Private Privates

Pentagon Urges Military Members to Skip At-Home DNA Tests

It thinks the tests could pose a risk to national security.

12. 27. 19 / Dan Robitzski
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High-ranking Pentagon officials have asked members of the military to stop using consumer DNA tests, such as 23andMe or Ancestry, as they are a potential threat to national security.

On Monday, Yahoo News reported that it had obtained a copy of a memo signed by two top military officials — Joseph Kernan, undersecretary of defense for intelligence, and James Stewart, assistant secretary of defense for manpower — and distributed widely throughout the military.

In the memo, the officials write that they don’t trust the companies with all that private health information, citing the lack of regulations in the consumer DNA industry.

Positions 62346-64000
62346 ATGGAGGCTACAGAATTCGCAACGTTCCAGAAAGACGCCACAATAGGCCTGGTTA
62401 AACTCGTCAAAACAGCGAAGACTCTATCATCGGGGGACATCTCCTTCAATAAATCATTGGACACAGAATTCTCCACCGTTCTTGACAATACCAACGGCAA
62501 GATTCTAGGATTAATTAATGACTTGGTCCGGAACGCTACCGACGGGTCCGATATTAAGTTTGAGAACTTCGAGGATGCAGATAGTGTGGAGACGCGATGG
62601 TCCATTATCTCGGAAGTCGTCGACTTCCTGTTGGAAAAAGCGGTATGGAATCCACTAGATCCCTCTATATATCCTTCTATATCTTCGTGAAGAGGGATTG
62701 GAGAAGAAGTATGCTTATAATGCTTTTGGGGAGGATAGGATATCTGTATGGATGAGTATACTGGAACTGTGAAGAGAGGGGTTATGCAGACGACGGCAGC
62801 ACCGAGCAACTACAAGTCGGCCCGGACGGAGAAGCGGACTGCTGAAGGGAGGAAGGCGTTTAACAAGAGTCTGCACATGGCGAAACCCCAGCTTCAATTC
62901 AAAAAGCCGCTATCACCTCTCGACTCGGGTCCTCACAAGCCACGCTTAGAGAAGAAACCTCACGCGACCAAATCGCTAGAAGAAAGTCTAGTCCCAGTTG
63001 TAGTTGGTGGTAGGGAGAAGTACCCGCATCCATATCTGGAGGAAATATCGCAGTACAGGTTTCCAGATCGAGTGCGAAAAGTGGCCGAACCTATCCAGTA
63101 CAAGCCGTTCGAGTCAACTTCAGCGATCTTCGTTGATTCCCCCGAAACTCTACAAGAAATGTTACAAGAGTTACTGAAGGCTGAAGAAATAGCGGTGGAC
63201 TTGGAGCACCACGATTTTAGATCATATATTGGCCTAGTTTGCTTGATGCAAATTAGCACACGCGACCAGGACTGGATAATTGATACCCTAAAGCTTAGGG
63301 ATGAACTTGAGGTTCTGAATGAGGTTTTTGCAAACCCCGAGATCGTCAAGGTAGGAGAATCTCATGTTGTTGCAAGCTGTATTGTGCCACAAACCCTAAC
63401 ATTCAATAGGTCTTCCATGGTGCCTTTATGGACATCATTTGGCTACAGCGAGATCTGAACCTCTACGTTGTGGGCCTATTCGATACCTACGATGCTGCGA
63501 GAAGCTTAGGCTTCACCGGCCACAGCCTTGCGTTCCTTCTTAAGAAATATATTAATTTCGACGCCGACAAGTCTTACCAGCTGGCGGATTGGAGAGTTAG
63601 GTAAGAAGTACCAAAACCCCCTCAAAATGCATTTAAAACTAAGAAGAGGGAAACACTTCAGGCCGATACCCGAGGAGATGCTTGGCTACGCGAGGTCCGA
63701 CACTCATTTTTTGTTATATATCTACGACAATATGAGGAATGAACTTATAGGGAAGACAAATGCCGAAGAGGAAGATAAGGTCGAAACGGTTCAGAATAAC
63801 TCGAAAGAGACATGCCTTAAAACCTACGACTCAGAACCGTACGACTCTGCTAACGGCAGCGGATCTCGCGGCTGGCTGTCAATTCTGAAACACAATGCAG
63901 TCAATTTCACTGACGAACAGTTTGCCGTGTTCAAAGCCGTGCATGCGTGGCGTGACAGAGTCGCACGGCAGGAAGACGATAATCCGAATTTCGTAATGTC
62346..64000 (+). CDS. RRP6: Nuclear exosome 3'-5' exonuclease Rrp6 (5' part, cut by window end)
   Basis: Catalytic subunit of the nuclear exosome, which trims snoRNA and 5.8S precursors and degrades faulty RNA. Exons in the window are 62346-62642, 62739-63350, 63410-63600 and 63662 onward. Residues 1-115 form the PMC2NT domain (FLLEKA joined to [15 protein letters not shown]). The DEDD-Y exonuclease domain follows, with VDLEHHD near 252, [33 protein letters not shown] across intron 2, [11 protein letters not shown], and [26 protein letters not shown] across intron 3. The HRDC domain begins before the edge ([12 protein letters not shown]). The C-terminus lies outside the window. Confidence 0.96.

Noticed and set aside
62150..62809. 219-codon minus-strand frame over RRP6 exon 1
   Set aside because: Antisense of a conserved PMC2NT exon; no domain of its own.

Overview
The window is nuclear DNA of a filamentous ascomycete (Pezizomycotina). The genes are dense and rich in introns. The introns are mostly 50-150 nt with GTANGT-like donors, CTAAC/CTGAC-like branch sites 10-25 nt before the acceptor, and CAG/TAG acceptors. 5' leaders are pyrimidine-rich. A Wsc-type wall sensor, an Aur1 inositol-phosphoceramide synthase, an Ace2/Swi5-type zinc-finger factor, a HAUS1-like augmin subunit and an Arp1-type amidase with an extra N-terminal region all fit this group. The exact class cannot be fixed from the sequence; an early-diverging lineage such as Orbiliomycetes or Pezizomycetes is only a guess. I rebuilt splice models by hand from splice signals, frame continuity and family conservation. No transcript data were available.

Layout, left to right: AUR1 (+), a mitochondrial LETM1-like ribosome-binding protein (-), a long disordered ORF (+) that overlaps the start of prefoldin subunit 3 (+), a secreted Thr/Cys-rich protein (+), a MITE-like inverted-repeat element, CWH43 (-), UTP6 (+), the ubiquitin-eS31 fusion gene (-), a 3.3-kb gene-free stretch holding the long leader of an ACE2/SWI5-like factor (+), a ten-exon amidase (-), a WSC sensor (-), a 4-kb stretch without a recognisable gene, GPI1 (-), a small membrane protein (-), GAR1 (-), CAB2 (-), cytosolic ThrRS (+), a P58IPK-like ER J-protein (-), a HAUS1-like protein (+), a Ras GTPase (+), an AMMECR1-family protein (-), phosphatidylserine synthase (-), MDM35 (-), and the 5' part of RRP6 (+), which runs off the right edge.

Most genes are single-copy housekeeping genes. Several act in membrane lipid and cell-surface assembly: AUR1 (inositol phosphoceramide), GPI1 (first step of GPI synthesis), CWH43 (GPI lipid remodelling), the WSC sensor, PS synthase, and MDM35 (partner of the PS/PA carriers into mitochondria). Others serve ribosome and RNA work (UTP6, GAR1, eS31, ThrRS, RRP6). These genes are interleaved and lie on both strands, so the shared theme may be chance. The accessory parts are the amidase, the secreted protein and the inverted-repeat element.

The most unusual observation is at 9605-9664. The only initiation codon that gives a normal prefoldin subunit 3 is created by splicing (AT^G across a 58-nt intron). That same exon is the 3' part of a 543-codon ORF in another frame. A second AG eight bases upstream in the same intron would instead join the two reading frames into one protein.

“Exposing sensitive genetic information to outside parties poses personal and operational risks to Service members,” the authors wrote, according to Yahoo News.

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“These [direct-to-consumer] genetic tests are largely unregulated and could expose personal and genetic information,” they later added, “and potentially create unintended security consequences and increased risk to the joint force and mission.”

The memo didn’t specify exactly how the DNA tests might endanger national security, but it did mention that inaccurate or misleading test results could put soldiers or other members of the military at risk by impacting their health reports.

However, one can also imagine the privacy nightmare of storing detailed information on soldiers’ health in a private company’s servers.


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